Supplementary material

Supplementary material such as applications, images and sound clips, can be published with your article to enhance it. Submitted supplementary items are published exactly as they are received (Excel or PowerPoint files will appear as such online). Please submit your material together with the article and supply a concise, descriptive caption for each supplementary file. If you wish to make changes to supplementary material during any stage of the process, please make sure to provide an updated file. Do not annotate any corrections on a previous version. Please switch off the 'Track Changes' option in Microsoft Office files as these will appear in the published version.

Proofs

One set of page proofs (as PDF files) will be sent by e-mail to the corresponding author (if we do not have an e-mail address then paper proofs will be sent by post) or, a link will be provided in the e-mail so that authors can download the files themselves. Elsevier now provides authors with PDF proofs which can be annotated; for this you will need to download the free Adobe Reader, version 9 (or higher). Instructions on how to annotate PDF files will accompany the proofs (also given online). The exact system requirements are given at the Adobe site.
If you do not wish to use the PDF annotations function, you may list the corrections (including replies to the Query Form) and return them to Elsevier in an e-mail. Please list your corrections quoting line number. If, for any reason, this is not possible, then mark the corrections and any other comments (including replies to the Query Form) on a printout of your proof and scan the pages and return via e-mail. Please use this proof only for checking the typesetting, editing, completeness and correctness of the text, tables and figures. Significant changes to the article as accepted for publication will only be considered at this stage with permission from the Editor. We will do everything possible to get your article published quickly and accurately. It is important to ensure that all corrections are sent back to us in one communication: please check carefully before replying, as inclusion of any subsequent corrections cannot be guaranteed. Proofreading is solely your responsibility.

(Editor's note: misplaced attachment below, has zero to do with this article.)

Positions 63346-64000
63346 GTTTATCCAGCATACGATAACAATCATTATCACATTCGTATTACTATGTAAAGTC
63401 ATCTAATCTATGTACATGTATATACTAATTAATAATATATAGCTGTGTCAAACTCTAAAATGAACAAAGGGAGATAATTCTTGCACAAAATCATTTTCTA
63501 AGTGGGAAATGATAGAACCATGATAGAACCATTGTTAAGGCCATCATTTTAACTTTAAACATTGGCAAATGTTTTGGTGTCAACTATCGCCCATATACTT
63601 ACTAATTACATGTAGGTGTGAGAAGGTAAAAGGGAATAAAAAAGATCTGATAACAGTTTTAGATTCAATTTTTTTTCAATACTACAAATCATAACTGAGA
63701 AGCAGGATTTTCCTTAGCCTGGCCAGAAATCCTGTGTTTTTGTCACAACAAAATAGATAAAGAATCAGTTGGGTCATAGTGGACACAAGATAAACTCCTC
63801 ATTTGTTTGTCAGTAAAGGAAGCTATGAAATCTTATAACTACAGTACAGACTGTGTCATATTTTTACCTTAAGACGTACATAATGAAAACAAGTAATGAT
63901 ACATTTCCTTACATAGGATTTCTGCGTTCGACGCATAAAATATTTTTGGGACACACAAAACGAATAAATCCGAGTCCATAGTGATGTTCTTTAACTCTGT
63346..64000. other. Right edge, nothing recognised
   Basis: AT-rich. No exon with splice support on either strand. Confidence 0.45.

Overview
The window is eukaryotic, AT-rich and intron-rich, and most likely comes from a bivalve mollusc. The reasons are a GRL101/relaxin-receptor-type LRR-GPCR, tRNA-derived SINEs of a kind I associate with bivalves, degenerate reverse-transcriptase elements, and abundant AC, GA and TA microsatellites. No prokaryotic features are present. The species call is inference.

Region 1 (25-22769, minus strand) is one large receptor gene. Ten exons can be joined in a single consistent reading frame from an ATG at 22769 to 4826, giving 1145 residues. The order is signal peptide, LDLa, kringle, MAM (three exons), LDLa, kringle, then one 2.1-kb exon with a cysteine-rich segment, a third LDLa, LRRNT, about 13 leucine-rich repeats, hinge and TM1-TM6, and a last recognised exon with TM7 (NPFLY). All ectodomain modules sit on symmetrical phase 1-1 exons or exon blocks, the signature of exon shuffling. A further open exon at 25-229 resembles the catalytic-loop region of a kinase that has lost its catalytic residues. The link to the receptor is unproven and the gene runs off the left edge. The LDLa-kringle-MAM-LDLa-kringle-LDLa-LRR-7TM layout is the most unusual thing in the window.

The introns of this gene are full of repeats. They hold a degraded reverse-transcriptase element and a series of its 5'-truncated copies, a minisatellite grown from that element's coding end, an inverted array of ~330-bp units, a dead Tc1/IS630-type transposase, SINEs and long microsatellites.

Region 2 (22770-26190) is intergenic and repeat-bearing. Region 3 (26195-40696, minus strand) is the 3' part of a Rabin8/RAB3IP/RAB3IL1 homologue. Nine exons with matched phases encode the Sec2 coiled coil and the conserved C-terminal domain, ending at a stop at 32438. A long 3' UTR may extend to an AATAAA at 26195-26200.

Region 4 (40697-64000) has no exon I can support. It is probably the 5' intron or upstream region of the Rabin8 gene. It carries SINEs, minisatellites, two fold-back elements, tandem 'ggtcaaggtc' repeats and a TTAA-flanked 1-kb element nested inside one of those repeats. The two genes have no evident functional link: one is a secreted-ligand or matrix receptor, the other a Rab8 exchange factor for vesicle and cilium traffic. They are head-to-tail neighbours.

Offprints

The corresponding author will, at no cost, receive a customized Share Link providing 50 days free access to the final published version of the article on ScienceDirect. The Share Link can be used for sharing the article via any communication channel, including email and social media. For an extra charge, paper offprints can be ordered via the offprint order form which is sent once the article is accepted for publication. Both corresponding and co-authors may order offprints at any time via Elsevier's Webshop. Corresponding authors who have published their article open access do not receive a Share Link as their final published version of the article is available open access on ScienceDirect and can be shared through the article DOI link.



Visit the Elsevier Support Center to find the answers you need. Here you will find everything from Frequently Asked Questions to ways to get in touch.
You can also check the status of your submitted article or find out when your accepted article will be published.